Walter Mosley Is A Supreme Writer

With “The Last Days of Ptolemy Grey” by Walter Mosley, Mosley makes you laugh, cry, and realize that we are all going to get old. We are all going to die. Our decisions today can help or hurt us in the future, and sometimes, we need to remember that. Mosley crafts a Los Angeles story with deep empathy, and great pathos. I loved it. I recommend it, and I think Mosley is slowly becoming my favorite writer. I can only hope to be a good writer one day, because I’m definitely not anywhere near any of Mosley’s work. This is a great book. Don’t miss out on the beautiful prose, and amazing emotional story-telling.

You can purchase “The Last Days of Ptolemy Grey” by Walter Mosley by clicking here.

Did you read “The Last Days of Ptolemy Grey” by Walter Mosley? Leave me a comment and let me know.

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In Cold BLood Cover
In Cold Blood Paperback

I’ve read a lot of books in my day, and for whatever reason, I didn’t get to this book until now. I was first told about it in high school, but for one reason or another, didn’t get to read it until now. The book is famous, as it kickstarted a genre of nonfiction that has spawned a lot of fans, and even a network of television programs that play this kind of stuff nonstop. “In Cold Blood” by Truman Capote is a nonfiction book about a family that was killed, in cold blood. Pun Intended!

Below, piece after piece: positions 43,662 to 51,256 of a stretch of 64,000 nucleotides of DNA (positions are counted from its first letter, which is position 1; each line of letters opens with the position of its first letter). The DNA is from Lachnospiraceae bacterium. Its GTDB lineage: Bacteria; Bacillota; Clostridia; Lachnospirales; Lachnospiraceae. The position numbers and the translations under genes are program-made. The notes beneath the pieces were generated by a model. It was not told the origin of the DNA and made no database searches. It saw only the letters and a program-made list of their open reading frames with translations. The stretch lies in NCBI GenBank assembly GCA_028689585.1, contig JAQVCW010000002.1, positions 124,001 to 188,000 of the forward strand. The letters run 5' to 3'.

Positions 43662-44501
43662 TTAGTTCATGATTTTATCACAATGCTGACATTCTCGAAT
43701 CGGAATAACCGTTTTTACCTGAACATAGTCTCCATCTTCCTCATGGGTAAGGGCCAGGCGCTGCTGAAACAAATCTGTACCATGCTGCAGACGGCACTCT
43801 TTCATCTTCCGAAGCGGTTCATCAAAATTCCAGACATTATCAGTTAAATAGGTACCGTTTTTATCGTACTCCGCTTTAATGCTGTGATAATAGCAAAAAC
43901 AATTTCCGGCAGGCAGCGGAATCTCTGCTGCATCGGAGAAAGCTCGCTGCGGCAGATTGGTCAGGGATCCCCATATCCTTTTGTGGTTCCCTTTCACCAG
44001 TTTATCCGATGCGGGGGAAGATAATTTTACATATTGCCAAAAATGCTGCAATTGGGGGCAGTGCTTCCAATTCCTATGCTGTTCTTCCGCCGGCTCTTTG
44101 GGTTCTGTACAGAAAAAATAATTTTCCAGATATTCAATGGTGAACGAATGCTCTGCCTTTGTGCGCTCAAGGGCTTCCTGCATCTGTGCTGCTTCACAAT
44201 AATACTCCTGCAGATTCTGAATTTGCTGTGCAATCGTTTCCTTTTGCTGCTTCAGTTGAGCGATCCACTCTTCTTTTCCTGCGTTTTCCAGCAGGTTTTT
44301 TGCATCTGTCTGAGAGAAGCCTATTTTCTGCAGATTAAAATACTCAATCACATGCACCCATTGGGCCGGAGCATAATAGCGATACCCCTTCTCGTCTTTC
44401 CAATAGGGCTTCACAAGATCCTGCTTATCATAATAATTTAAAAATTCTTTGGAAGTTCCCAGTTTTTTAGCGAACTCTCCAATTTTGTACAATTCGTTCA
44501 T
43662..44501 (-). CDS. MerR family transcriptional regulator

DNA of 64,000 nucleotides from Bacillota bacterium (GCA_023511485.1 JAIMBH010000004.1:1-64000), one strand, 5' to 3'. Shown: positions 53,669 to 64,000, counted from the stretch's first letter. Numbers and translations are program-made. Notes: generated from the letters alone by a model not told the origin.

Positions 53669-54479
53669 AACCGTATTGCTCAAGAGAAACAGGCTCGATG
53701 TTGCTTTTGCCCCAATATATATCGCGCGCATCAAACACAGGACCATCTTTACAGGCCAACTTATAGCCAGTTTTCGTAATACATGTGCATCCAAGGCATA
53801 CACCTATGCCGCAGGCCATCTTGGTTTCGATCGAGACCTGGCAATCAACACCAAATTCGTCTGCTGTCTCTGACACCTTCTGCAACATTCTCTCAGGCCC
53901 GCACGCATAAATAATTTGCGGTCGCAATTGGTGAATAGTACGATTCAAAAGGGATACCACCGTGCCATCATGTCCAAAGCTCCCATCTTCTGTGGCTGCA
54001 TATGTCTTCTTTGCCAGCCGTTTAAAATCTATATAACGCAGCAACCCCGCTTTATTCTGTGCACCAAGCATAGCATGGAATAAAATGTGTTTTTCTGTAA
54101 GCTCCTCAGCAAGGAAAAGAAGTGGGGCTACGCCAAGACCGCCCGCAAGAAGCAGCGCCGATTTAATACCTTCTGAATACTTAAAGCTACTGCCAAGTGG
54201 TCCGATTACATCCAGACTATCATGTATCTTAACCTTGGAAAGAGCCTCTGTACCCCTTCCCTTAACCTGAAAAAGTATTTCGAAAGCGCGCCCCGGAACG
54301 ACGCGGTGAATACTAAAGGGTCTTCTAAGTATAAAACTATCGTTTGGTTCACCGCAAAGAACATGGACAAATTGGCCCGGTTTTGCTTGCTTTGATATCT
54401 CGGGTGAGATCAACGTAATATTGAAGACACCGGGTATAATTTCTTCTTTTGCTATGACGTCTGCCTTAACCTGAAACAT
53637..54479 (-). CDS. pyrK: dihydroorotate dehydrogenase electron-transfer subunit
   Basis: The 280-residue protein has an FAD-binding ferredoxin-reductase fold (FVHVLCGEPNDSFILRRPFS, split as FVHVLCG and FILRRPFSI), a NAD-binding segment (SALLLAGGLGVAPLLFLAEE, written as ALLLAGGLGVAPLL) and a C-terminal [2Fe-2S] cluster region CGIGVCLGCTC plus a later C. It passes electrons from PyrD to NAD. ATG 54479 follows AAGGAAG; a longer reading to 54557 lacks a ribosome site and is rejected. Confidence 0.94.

The Original Non-Fiction Novel

From the first chapters forward, Truman Capote doesn’t just write about the murders that occurred. Instead, he writes a narrative style that is unlike most of the true crime books that you will read. This is a fully narrated novel with a lot of elements that are unlike what you may read in many books that base their information on court cases. Instead, Truman finds a way to create voices thanks to the many interviews that he and Harper Lee were able to conduct. It is noted that the two were able to compile over 1,000 pages of notes before writing this novel, to give you an idea of how epic the research was.

Not Exactly Accurate

If you’re looking for a documentary, without any sort of spin, then this is not for you. “In Cold Blood” by Truman Capote does very well to create a stellar non-fiction, true crime novel, but it’s one that is not without criticisms. The veracity of the book comes into question, and many have stated that it’s not 100% truthful. But even with a few embellishments, there’s a serious story about murder, and what happens afterwards.